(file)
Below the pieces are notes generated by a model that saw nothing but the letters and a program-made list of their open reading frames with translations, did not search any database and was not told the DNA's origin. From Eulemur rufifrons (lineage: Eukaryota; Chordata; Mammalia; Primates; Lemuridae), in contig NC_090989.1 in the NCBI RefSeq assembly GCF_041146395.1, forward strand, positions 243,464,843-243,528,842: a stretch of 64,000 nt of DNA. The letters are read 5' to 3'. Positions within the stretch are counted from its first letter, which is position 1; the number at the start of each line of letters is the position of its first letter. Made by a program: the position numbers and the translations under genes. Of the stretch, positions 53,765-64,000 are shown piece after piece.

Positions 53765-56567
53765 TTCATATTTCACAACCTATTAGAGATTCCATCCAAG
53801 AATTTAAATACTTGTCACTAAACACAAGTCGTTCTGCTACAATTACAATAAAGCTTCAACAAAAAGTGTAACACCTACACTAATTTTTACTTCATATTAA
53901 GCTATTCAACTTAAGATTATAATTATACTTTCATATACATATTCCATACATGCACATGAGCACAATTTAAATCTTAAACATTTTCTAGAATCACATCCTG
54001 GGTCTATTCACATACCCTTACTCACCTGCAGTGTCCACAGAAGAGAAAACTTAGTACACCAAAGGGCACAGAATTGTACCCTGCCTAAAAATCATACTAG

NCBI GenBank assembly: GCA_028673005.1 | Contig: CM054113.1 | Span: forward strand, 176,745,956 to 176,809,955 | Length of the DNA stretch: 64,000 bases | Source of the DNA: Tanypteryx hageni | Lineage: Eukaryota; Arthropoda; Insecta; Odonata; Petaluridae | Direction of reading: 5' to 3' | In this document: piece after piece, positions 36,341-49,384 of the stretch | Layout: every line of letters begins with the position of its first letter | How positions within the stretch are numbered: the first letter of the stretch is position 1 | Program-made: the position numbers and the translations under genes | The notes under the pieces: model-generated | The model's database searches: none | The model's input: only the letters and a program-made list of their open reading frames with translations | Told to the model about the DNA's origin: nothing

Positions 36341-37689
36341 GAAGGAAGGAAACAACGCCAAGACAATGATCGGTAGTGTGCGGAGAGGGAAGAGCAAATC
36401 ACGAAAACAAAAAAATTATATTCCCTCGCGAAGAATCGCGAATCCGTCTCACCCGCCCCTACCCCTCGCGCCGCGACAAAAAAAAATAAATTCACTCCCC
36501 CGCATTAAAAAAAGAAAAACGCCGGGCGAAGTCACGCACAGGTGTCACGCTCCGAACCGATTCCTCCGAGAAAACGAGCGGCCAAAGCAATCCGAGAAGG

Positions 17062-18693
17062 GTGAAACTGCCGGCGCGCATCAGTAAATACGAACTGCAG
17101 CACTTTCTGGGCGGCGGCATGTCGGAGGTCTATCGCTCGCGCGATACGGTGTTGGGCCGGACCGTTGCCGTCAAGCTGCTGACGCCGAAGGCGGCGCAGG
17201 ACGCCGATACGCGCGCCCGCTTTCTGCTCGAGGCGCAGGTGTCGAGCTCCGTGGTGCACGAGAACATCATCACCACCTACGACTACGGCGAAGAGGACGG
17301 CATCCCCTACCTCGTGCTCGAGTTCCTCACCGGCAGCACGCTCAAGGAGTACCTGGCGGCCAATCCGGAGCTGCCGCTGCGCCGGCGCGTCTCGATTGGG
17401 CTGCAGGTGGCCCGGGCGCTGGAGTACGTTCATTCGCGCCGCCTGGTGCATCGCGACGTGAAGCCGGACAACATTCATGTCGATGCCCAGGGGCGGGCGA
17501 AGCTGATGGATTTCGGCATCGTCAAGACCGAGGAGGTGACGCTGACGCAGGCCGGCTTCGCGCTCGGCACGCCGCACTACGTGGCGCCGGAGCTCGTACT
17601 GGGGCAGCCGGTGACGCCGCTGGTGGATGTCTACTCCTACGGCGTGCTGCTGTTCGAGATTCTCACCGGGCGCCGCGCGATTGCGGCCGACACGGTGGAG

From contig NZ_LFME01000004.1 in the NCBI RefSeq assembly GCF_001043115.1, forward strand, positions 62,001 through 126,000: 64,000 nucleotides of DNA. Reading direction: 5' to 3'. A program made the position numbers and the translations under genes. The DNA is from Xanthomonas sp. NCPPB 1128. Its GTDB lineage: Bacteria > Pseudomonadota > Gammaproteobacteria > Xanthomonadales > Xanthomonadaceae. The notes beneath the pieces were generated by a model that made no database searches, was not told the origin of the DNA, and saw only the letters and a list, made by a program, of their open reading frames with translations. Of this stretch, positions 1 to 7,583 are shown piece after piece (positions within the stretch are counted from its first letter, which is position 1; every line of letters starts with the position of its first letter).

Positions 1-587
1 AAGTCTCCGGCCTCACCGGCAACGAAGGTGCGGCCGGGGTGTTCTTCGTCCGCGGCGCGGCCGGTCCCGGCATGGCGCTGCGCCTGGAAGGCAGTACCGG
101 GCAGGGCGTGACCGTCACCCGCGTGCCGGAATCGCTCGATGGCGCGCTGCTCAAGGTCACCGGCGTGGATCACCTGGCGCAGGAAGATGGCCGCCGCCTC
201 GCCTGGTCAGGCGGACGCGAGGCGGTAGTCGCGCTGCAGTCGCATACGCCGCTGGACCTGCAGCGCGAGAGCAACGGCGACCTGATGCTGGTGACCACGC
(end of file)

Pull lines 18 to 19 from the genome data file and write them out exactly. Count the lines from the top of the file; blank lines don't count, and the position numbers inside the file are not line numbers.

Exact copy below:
17501 AGCTGATGGATTTCGGCATCGTCAAGACCGAGGAGGTGACGCTGACGCAGGCCGGCTTCGCGCTCGGCACGCCGCACTACGTGGCGCCGGAGCTCGTACT
17601 GGGGCAGCCGGTGACGCCGCTGGTGGATGTCTACTCCTACGGCGTGCTGCTGTTCGAGATTCTCACCGGGCGCCGCGCGATTGCGGCCGACACGGTGGAG